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UK Chancellor Calls for Doubling Aid Spending on Poverty Relief

( [email protected] ) Feb 27, 2004 05:32 PM EST

United Kingdom – According to Church Times, various faith-based organizations and aid agencies gathered with the Chancellor, Gordon Brown, and the Secretary of State for International Development, Hilary Benn, for a conference known as “Making Development Work for All” on Monday, Feb. 16 to observe how to fight against poverty.

At the conference the Chancellor expressed his wish to reinforce poverty relief by doubling aid spending through the International Finance Facility (IFF), before it really reaches failure and let it revive with successful results by 2015

Lord Carey, the former Archbishop of Canterbury, spoke of the importance of faith-based organizations around the world to work together in tackling poverty. He also commented that advanced civilizations should have a moral imperative not to tolerate the fact that 20 per cent of humanity has access to 80 per cent of the world’s resources.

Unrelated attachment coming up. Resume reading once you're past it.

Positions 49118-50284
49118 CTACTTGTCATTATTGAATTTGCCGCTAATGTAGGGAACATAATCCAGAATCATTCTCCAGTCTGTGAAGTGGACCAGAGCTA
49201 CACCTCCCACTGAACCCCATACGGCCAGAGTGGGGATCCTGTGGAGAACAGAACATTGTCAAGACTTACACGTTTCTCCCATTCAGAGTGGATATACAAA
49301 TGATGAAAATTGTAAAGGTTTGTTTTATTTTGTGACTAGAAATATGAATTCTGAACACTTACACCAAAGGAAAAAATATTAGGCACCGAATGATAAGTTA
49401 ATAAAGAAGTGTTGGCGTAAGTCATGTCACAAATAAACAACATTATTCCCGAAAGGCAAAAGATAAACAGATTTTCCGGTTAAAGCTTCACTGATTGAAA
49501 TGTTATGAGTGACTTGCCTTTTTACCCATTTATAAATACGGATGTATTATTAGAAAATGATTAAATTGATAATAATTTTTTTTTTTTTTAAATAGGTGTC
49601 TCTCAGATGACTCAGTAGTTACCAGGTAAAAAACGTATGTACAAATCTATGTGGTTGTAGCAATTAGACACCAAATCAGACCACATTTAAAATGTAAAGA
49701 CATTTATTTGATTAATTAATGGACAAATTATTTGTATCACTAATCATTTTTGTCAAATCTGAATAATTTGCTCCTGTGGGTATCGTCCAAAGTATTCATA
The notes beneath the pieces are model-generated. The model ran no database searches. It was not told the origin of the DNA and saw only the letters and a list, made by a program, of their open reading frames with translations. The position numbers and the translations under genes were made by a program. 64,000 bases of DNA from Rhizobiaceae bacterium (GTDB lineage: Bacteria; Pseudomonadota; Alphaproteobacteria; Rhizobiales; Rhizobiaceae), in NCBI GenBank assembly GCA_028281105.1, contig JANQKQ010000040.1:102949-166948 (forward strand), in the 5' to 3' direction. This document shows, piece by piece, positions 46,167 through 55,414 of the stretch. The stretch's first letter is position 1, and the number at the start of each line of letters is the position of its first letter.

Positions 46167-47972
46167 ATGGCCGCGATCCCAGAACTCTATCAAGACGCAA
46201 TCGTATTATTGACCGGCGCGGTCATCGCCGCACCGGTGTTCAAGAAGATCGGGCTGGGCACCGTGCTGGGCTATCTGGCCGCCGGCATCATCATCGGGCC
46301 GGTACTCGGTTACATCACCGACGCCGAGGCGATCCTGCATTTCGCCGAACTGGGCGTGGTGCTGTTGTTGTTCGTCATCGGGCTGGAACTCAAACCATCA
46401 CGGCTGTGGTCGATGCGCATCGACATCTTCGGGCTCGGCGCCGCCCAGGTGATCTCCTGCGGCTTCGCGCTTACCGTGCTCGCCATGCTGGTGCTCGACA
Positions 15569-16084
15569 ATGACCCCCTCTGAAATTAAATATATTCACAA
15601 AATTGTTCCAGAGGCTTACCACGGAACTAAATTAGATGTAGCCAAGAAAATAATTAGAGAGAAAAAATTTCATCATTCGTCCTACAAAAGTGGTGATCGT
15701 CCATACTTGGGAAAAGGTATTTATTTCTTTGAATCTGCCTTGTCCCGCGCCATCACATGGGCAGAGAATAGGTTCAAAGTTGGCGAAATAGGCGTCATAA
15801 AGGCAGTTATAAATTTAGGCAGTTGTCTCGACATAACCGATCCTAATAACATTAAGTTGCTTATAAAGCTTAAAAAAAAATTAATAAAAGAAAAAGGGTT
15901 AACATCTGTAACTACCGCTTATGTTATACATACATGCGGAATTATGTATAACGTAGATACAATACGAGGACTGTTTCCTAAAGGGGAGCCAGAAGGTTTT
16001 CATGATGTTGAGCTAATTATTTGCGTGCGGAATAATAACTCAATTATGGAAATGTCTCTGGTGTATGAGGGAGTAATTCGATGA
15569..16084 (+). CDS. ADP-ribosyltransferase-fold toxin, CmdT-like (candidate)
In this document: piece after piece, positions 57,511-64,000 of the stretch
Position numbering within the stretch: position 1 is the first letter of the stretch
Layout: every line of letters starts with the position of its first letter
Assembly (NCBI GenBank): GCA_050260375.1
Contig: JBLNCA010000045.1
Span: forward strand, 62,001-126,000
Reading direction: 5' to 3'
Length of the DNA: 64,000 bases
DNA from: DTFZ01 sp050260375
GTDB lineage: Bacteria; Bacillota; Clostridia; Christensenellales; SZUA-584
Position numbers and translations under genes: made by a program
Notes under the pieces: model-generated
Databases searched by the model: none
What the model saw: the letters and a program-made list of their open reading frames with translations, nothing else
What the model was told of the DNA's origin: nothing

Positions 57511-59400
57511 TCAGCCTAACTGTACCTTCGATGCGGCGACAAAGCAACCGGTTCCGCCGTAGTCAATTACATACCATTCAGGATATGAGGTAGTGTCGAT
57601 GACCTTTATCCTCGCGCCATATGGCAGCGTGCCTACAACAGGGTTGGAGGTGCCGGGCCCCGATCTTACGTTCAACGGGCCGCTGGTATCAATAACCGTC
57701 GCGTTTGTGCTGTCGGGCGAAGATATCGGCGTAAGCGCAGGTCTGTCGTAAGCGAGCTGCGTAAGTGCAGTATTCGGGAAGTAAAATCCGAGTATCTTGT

Martin Drewery, head of campaigns for Christian Aid, also commended the Chancellor’s initiative but he still feels it is necessary to address general concerns more on trade justice.

“It was a very exciting meeting, and there will clearly be an opportunity in 2005 to challenge world leaders on poverty to an extent that has never been done before. However, Gordon Brown is still not addressing our concerns on trade justice,” Drewery said on Tuesday.

He added, “We have serious concerns that it is not anything like as high up on the agenda as Christian Aid would like it to be. The Government is not hearing our message accurately or responding adequately.”


The Roman Catholic Archbishop of Westminster, Cardinal Cormac Murphy-O’Connor, said: “The greatest scandal and scourge of humankind is dire poverty and the misery and exploitation that accompanies and exacerbates it.”

Tearfund also released a report known as ‘Before Disaster Strkes’ this week calling on Western governments to focus more on preventive measures for the communities that are most vulnerable to natural disasters.